September 21, 2014

Today is a day to address criticism and attempt to fashion a workable solution to it.

Arlene Violet, in her role as a political commentator, has indicated that this campaign cannot succeed without funding. Her position was that to not take any campaign contributions was misguided in that it would prevent the sincerely honest people who want to donate to be a part of the change from feeling they could send in a few bucks to support us.

I agree with Arlene that there are good people out there who would be happy to send in ten dollars or so and not really expect a favor in return, but I would prefer not to have even the appearance that even such a small contribution would make.

Arlene surely knows that I am very principled and unlikely to start taking contributions, and, in the political world, she may well be correct.

This presents an issue: Does a person change position on a matter?

I have clearly and unequivocally stated during many public appearances that I would not be accepting campaign contributions. It is not that I think that everyone is evil. Some people would put money to a campaign because they actually want good government. I understand this.

But a nose under the tent is the source of destruction. I have no intention of turning away from my position of not taking campaign funds for my campaign. It is my pledge and to change from it would mean that I am just like every other politician who takes a stand only to change at the first opportunity to do so.

So, what does the campaign do in this situation? You have a colleague, fellow attorney (we often joked with each other as to which one of us has done the most pro bono legal work), and a political analyst giving you sage advice. You agree with what she has stated in that you need to encourage participation by the public. What do you do?

I have been moving this question in my mind since I heard it. I think I have a solution that provides a win-win situation.

I will ask that people host fund raisers, just not for me. I will offer to attend a fund raiser, where time and schedule allows, hosted by a group looking to raise funds for worthy causes such as veterans, the homeless, education promotion, and other causes.

Such fund raisers are common in political cycles, except that they are usually an opportunity to have the candidate accost you for a donation to the campaign. The candidate meets with you and discusses issues, but the reality is that it is a façade. People feel they have participated because they have met the candidate, but it did cost them.

Under the proposed scenario, the charity will benefit from the donations, but the candidate will have the opportunity to speak with voters individually. It is the same as a typical fund raiser except insofar as where the money goes.

I will benefit in that the fund raiser will allow me to meet directly with the people, but instead of the funds raised going to me for self-promoting campaign ads and such, it will go completely to a charity in the form of a donation.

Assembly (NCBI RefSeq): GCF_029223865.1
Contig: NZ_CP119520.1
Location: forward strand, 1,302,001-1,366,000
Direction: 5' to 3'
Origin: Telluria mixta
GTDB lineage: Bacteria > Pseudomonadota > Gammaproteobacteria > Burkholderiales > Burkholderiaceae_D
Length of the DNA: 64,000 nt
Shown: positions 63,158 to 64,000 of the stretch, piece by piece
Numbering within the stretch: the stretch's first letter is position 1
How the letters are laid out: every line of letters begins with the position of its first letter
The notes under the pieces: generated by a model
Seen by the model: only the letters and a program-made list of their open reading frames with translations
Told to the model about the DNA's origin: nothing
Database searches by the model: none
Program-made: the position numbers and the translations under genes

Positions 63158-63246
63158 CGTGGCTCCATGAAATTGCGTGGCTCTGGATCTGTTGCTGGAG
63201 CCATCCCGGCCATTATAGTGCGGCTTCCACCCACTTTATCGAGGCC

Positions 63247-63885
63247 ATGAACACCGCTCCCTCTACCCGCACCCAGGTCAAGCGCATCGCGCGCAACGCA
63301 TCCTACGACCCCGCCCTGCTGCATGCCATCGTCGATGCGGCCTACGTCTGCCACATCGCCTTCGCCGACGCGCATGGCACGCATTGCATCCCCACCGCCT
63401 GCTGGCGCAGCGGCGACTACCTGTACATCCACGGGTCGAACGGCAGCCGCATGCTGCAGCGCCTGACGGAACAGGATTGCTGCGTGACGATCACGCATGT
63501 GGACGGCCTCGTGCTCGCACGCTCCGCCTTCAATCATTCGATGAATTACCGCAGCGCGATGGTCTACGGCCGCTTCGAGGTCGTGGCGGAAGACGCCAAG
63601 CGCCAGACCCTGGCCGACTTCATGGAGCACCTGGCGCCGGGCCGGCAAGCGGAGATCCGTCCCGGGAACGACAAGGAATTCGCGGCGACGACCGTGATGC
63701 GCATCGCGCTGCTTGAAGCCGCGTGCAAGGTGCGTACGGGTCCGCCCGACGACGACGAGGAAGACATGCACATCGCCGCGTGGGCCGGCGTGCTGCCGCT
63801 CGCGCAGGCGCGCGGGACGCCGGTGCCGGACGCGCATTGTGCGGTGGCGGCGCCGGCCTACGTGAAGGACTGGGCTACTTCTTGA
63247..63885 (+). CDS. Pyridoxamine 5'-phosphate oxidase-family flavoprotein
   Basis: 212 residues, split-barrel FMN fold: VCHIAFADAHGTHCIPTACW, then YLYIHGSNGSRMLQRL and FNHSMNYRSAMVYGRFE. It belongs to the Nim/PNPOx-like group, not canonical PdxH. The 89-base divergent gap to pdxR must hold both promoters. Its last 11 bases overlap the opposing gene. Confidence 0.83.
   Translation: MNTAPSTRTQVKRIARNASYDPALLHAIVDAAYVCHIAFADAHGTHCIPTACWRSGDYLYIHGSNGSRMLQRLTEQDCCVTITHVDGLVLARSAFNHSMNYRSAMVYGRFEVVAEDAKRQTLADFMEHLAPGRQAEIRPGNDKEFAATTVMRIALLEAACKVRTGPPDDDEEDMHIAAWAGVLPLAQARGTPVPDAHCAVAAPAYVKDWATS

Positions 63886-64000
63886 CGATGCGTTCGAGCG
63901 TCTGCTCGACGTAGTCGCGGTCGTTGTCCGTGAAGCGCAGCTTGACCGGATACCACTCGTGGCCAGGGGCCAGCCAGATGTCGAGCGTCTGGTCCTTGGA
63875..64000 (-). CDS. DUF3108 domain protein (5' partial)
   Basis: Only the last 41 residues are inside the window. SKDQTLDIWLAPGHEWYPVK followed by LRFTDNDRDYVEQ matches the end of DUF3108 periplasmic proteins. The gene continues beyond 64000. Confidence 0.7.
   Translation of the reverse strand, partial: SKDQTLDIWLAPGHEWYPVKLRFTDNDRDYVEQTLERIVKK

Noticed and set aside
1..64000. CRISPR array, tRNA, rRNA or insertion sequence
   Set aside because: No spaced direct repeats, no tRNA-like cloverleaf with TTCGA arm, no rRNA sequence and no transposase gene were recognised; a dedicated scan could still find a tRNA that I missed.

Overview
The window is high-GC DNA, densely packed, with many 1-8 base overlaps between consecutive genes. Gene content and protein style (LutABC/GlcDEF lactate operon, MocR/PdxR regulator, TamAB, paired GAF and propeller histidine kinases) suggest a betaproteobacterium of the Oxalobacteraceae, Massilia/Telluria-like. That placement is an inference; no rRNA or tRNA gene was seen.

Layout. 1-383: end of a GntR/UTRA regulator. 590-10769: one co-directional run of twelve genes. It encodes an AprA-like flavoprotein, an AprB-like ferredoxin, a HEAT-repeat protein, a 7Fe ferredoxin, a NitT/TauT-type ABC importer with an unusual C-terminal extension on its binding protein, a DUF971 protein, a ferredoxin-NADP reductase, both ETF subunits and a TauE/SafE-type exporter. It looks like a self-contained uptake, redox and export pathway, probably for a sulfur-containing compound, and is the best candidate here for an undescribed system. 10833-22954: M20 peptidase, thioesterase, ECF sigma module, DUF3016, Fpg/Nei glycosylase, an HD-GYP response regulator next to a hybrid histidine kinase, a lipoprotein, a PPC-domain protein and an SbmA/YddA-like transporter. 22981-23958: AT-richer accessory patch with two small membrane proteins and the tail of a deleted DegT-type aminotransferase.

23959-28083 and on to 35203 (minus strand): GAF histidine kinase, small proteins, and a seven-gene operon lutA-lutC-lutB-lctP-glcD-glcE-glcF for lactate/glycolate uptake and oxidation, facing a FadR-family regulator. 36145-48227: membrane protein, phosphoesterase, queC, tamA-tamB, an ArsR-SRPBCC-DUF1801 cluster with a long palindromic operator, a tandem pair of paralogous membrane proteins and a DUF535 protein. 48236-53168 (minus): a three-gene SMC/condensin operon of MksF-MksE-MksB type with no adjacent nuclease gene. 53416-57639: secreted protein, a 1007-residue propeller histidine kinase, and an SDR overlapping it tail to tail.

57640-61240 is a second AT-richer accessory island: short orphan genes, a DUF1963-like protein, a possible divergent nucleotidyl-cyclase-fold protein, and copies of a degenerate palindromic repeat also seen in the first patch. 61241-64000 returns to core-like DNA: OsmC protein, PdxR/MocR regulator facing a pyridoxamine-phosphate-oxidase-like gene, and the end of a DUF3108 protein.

I will personally attend and buy a ticket to the event. I will be available to speak either formally or informally.

If people want to support me, they can do so by meeting with me for charity.

Also, in an effort to promote the campaign, we are speaking with various local merchants to produce our campaign materials (yard signs, stickers, t-shirts, and other items). They will produce them in volume and will make them available to the public at cost.

In doing so, people would have to show their support for my campaign by purchasing the various support items directly instead of sending money to my campaign and have me spend it on the same items.

In doing this, people can show their support for the campaign, support local merchants, and get the traditional campaign materials. In short, they can make a small donation by purchasing a yard sign or sticker or shirt.

While this concept is somewhat novel, at least these supporters are not wasting their donations on negative television ads, annoying mail, or robo-calling. They will know exactly where their funds are going and they will personally have made an effort to support the campaign. They have taken the step to change this system. They have participated in the cerebral revolution.

The exact particulars of these novel ideas are being worked out, and, with luck, they will be posted on our various sites for our supporters.

While this is a new idea, it could prove one that makes traditional campaigning appear as the self-promotional waste of money that it really is.

If you have ideas related to this concept, please get them to the campaign. We are always open to suggestions. As you can see by this digression from the campaign journal, it is worthwhile to stop and listen to those offering criticism. At times it is constructive.

Had Arlene never brought this to our attention, we would have missed a great opportunity to experiment with changing the way the system operates.


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